The most obvious effect of masking anti-protest police officers is that they are less accountable and less deterred from wrongdoing, and therefore the masking means world citizens are less safe and more vulnerable to unlawful actions of the law-enforcers. In real time, fearless police officers and fearing protestors share the understanding that visual documentation no longer translates into a public post holder’s accountability. Masked, the police has written itself off potential disciplinary actions, which in turn encourages officers’ misconduct and ab/use of power, and both discourages and disables the complaints of its victims. Police forces took for themselves an unconditional peace of mind guarantee from potential victims, by dis-appearing the identity of officers and shielding it behind the identity of their appearance, so the covering of the face covers the potential cover up and saving face.
With the disabling of identification, not only are the victims of faceless police able to point their grievances to nobody (literally, to no-body), but they are now facing a new body instead, a body of faceless and fearless police officers, a Borg of sorts. Anonymised, the officers are not septate entities, but are experienced as one impersonal agency, a uniformed and uniformised form of force, an army of black robocops swarming like soldier-ants, indefinitely unidentifiable, well defended and highly trained to work as one fighting machine, and exposing the dystopian present, where ‘riot’ police is a hybrid of military special combat units and a civil law-enforcement force. Riot police — whose name already speaks volumes about the counterinsurgency perspective that fosters it and which sees any civil discontent as danger to the current order — is then not only bigger than its sum, but is even exclusive of its (human) components.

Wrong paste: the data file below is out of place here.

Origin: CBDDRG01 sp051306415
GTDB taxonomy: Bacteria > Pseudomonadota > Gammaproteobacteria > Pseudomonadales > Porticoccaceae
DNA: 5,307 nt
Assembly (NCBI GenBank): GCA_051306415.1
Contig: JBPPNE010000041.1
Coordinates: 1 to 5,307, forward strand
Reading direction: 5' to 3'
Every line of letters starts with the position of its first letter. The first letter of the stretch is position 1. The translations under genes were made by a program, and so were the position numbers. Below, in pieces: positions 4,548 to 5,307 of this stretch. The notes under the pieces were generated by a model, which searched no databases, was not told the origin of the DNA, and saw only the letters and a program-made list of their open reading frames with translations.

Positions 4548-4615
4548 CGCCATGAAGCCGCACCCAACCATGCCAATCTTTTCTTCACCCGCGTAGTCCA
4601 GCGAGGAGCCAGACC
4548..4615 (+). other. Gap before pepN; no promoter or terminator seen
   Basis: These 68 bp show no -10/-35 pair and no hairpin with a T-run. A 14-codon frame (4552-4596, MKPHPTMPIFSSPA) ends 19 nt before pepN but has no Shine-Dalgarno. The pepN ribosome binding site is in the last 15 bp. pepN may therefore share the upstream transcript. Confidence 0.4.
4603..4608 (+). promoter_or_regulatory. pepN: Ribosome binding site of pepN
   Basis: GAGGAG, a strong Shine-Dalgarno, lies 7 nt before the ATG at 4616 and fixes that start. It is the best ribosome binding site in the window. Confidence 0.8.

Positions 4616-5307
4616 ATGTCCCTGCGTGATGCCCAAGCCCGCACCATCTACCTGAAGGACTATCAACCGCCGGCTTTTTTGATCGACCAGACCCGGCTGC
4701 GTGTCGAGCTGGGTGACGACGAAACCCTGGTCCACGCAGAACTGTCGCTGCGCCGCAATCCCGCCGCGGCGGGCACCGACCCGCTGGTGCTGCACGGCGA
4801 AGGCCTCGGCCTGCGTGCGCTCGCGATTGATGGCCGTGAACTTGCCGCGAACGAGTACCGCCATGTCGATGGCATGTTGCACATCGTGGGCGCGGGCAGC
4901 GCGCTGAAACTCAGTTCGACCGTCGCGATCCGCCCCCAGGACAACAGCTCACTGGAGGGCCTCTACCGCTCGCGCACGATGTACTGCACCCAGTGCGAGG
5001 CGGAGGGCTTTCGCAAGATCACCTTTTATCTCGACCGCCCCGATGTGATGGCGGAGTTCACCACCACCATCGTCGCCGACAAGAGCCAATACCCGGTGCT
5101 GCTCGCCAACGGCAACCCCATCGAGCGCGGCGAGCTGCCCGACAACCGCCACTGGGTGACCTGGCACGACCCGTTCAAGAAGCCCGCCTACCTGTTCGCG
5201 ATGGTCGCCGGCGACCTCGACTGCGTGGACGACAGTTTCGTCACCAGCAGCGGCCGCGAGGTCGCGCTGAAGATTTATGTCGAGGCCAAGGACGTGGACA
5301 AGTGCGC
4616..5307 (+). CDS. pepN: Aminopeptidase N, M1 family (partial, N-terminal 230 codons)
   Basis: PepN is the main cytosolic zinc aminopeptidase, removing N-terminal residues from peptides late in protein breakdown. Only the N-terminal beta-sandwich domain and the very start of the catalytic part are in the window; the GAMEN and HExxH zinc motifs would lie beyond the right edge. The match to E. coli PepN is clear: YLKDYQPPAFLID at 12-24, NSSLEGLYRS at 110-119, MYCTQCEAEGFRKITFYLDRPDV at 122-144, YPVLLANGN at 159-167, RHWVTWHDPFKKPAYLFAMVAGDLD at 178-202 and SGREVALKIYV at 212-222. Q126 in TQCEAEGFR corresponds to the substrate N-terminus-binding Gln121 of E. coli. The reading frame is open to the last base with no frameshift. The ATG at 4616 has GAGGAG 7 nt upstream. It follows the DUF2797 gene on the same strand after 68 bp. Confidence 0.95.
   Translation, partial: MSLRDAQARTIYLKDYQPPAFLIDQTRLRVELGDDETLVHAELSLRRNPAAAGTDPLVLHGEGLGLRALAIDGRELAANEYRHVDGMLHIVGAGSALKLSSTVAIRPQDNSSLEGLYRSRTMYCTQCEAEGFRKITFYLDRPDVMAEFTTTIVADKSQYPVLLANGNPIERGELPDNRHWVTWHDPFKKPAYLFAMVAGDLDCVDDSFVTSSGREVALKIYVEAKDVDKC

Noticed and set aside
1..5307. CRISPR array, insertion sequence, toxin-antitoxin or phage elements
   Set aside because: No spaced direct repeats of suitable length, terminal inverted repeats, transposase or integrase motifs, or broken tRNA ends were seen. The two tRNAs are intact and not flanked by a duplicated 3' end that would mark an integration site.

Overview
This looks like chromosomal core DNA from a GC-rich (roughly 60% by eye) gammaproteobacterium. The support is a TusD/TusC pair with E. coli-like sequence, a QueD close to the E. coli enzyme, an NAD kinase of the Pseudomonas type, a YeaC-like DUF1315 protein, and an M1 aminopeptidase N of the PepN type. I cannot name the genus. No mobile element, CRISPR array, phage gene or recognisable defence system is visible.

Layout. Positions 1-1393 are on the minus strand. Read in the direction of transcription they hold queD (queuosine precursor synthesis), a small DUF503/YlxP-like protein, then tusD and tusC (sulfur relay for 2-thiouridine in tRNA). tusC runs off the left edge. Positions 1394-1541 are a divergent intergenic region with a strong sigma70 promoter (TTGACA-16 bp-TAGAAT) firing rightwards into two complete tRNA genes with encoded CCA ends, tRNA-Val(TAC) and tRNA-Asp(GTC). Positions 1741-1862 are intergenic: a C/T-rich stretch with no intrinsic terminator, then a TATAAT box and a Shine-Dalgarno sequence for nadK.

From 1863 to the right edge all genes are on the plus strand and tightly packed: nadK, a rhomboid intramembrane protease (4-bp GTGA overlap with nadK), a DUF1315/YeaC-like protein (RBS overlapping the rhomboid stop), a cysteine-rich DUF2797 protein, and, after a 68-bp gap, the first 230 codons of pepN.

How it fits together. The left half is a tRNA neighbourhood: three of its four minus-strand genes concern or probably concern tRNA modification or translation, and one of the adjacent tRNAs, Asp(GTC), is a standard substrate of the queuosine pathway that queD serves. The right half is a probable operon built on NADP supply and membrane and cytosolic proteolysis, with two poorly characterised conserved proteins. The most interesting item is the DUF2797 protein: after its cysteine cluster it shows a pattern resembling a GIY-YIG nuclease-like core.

Milgram and Zimbardo’s famous experiments have taught us long ago how uniforms, anonymity and official roles strengthen obedience and liberate voluntary brutality of roleplaying humans. Can the balaclavas do anything other than enhance manifold this disembodiment? Than further dehumanise and de-individualise the police officer? Than ease the transcendence of a person from their identity, individuality and humanity?
Finally, perhaps most concerning is the shamelessness that replaced shaming, where yesterday’s fears from obedience and unaccountability to the public became today’s desirable operatives of public repression, in the name of law, order and public security.
I have two very young kids. A boy and a girl. They are both exceptionally stunning and painfully beautiful. Objectively, of course. Now, when other adults see my boy and want to compliment his beauty, many would say that he ‘will break many hearts, when he’ll grow up.’ When others want to say my girl is very beautiful, many would say that I ‘will have a lot of trouble with boyfriends when she will grow up.’
So, boys will break hearts, and fathers will need/try to protect girls from such boys, is what parents learn from society, as socialising and engenderment never end.
By the way, attending to society speaking is not enough, so to the former I answer that I’ll teach him kindness, and to the latter, that I’d be happy if she’ll have many lovers (surely more than if she’ll have none). I do wish both my kids will be kind with others’ hearts, and others with theirs, and that both will have many lovely experiences with whomever make them happy. But, yes, they are very beautiful, I agree. Well observed.